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Women Who Went To College Are Way More Likely To Have This Grooming Habit

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Pubes are a touchy subject. What do we do with them? Do we even like them or do we just hate ingrown hairs? Should I ever put a razor this close to my lady garden?

Whether you're a firm proponent of the '70s-style bush or the barely-there pornstar wax, you've undoubtedly defended your opinion on public hair with the precision of a Supreme Court justice. Understandably, the subject inspires passion. Women are raised to be ladylike and well-groomed, so we deeply fear the possibility of seeming gross or unclean.

Interestingly, new research published in JAMA Dermatology delves into the demographics of female pubic hair grooming. It turns out education plays a large role in how big your bush is.

Interviews with 3,316 women between 18 and 65 showed college-educated ladies were far more likely to trim or pare down their pubes than ladies that didn't have a high school diploma. All in all, though, more than 80 percent of the women interviewed admitted to taking care of downstairs business -- with 62 percent going entirely bald.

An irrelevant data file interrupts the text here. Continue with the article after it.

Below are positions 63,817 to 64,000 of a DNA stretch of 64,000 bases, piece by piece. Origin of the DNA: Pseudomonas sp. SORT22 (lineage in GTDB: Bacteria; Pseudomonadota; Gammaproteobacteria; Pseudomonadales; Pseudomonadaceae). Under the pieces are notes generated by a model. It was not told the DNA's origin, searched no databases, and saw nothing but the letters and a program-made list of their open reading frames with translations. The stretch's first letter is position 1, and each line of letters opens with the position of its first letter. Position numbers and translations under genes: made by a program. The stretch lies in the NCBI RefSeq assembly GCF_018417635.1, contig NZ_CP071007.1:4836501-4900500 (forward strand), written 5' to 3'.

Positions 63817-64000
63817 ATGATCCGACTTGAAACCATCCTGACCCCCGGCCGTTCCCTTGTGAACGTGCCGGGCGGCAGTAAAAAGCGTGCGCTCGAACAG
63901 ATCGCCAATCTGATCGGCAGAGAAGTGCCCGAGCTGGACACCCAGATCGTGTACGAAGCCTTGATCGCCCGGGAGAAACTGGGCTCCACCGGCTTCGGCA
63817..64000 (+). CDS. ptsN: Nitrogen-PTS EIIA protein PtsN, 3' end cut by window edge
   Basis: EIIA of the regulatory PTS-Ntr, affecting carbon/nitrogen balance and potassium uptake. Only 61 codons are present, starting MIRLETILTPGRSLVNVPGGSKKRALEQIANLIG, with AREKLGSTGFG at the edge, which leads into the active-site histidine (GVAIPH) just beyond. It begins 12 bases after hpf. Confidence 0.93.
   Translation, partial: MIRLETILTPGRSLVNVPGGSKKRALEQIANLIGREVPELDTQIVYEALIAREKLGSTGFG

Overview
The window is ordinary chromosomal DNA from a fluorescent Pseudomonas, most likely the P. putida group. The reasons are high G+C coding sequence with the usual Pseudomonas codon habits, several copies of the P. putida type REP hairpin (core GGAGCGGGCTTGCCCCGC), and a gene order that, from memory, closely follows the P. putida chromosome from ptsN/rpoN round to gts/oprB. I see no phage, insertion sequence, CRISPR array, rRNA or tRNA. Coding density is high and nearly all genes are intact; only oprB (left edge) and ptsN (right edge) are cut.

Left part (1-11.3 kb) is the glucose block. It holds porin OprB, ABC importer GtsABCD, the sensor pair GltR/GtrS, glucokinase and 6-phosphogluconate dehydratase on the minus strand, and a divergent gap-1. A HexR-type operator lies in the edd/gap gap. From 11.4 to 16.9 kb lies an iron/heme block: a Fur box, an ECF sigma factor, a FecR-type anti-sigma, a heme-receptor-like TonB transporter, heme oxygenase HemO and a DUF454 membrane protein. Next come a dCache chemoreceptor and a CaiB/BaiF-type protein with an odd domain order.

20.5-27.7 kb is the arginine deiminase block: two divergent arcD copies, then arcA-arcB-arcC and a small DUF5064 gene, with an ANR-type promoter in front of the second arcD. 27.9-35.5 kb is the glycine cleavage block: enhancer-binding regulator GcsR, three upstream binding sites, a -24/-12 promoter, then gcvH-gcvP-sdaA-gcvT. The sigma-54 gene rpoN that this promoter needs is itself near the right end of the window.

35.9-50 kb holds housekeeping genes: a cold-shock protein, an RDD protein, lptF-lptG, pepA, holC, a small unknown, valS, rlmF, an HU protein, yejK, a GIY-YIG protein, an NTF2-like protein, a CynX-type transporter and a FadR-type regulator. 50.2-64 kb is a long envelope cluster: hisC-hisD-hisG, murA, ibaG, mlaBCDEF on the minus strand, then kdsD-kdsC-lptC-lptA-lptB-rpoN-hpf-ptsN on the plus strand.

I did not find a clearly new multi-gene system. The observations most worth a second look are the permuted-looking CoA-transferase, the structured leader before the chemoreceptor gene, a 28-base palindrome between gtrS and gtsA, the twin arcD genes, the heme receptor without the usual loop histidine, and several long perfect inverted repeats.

Female grooming has long been equated to economic advantage, especially amidst this year's discussion of the “pink tax.” Razors and hygiene products aimed at women cost nearly twice what supplies for men do. And, if you're tacking on $40 a pop for Brazilian waxes, grooming gets expensive quickly. Women with degrees and higher salaries can more easily afford to immaculately maintain their pubic hair, not to mention everything else.

Interestingly, the only things that didn't have a notable impact on pubic hair grooming habits were frequency of sex and orientation. But, women who suspected their partners liked a full bush were less likely to trim the hedge maze.

To prune, or not to prune? Well, that all depends on your own preference — and your education.

Citations: Who Trims? Pubic Hair Grooming Common Among Young Women (LiveScience)